Modern Man

Acclaimed architect Roy Harrover deserves much of the credit for changing the public face of our city.

Roy Harrover at the Memphis College of Art in October. Hundreds of his blueprints and other files are now archived at the University of Memphis.

Brandon Dill

"He is among the most admired and most important architects we have — creator of two of the ten most significant buildings of the last century, the first of which we are in right now. On behalf of the college community which has so benefited from your first effort, and on behalf of the greater community which benefits from all your efforts, I am proud to present you with the highest honor Memphis College of Art can bestow, the degree of Doctor of Fine Arts."

That was MCA president Jeffrey Nesin, speaking on the morning of May 13, 2000, as he bestowed an honorary degree on Roy Harrover. It was one of many honors and awards given to the architect, recognizing more than a half century of remarkable work as the creator of such landmarks as Memphis College of Art and Memphis International Airport (the two buildings Nesin mentioned), along with the Mud Island River Park complex, Commerce Square, Goldsmith's department stores, the Church of the River, and more than a hundred major projects.

More than any other living architect, Harrover can take credit for changing the face of modern Memphis. And it might not have happened if he hadn't thought Atlanta was too big, and Nashville was "too colonial."


Roy Parker Harrover was born in Dayton, Ohio, in 1928. When his parents divorced a few years later, he moved with his mother to Nashville. At the age of 7, he constructed some wooden toys and entered them into a national contest sponsored by the Toycrafter company. He not only won, but continued to garner prizes from the company for the next five years. While a teenager in junior high school, he landed a job building scale models of dive-bombers for the Vultee Aircraft Corporation. After graduation, he joined the Marine Corps, and was assigned to Cherry Point Marine Air Station in North Carolina, where he was responsible for aerial photography and mapping. The story goes that he did pencil portraits of fellow Marines' girlfriends and wives, earning enough to purchase his first car.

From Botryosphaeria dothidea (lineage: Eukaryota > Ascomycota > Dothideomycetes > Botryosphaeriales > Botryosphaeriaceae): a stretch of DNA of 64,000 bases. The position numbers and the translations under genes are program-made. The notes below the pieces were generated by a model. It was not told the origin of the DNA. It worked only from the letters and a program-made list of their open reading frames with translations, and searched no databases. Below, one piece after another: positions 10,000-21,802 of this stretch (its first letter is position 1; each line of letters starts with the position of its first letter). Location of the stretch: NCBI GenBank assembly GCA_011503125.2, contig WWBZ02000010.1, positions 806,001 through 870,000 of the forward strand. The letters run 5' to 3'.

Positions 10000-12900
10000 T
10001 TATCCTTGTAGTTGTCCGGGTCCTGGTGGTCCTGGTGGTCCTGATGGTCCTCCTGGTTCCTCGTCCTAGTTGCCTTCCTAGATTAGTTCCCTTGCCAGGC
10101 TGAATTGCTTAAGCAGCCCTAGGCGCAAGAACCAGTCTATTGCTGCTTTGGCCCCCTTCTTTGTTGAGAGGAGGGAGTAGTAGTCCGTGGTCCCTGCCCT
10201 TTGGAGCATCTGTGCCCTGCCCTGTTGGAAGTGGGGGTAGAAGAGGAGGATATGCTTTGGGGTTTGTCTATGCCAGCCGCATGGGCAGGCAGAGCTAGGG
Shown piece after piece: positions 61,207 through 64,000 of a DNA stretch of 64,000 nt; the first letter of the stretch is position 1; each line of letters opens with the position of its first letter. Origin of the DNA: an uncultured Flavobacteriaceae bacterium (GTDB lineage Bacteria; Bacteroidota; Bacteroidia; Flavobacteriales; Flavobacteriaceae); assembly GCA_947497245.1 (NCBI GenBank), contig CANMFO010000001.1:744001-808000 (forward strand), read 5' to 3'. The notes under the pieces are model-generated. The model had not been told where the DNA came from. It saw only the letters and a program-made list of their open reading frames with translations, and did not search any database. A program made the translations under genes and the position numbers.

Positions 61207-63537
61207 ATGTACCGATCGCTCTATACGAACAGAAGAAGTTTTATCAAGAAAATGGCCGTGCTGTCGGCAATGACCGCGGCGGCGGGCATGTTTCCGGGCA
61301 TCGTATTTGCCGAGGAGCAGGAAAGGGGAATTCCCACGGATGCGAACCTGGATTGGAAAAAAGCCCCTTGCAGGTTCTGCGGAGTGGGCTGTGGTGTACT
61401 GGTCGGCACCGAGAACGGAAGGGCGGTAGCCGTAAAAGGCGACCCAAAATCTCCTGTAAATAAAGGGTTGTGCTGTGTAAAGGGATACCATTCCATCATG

When the war ended, Harrover went to Yale on the G.I. Bill, where he studied architecture and found time to join the Yale fencing team. After he earned his degree, he began working as a designer for the dean of the Yale School of Architecture.

Not a bad job, but it didn't really suit a young man interested in modern architecture.

"I grew up in Nashville, and considered moving back there," he says, "but they were too dedicated to Colonial architecture. Atlanta was just too big, so I made a short list of cities — St. Louis, Dallas, others — and finally decided this town could use more modern architects. At the time, the only other fellow here who was doing modern buildings was [A.L.] Aydelott, who had designed the campus of Christian Brothers College, and I decided Memphis was promising."

Harrover moved here in 1955. He had only been here a few months when he formed a partnership with Leigh Williams and Bill Mann, working out of an old frame house on Arkansas Street, overlooking the Mississippi. The new firm was called Mann & Harrover, with Williams listed as an associate.

It wasn't a perfect team. "Leigh basically wanted to design redwood residences," says Harrover, "and Bill and I wanted the moon."

Mann had earned his degree from Georgia Tech and had designed Grahamwood Elementary School, but almost from the beginning, the two assumed separate roles: Mann was the marketing expert and salesman, and Harrover was the chief designer. After a year or so, Williams moved to the West Coast, where he helped design Seattle's Space Needle.

"The very first project I did here was the snack bar in the basement of Bry's Department Store," says Harrover. "It was slow going for a while. Bill was from Forrest City, and mostly all we did were cheap schools in Arkansas and Mississippi. The flat roofs were just bar joists and fiberglass, and in the summer, the tar would leak through the seams and drip down in strings on the desks."

But Harrover and Mann soon set their sights on a much bigger prize. "I knew the art academy was coming," he says, "and I very much wanted to compete in that."

By the 1950s, the Memphis Academy of Arts had completely outgrown the space it occupied in a cluster of nineteenth-century mansions on Adams Avenue. The city decided to build a fine-arts complex in Overton Park — an art school combined with a concert hall and museum — and held a regional competition to select the winning designers. The jury included world-famous architects Philip Johnson and Paul Rudolph.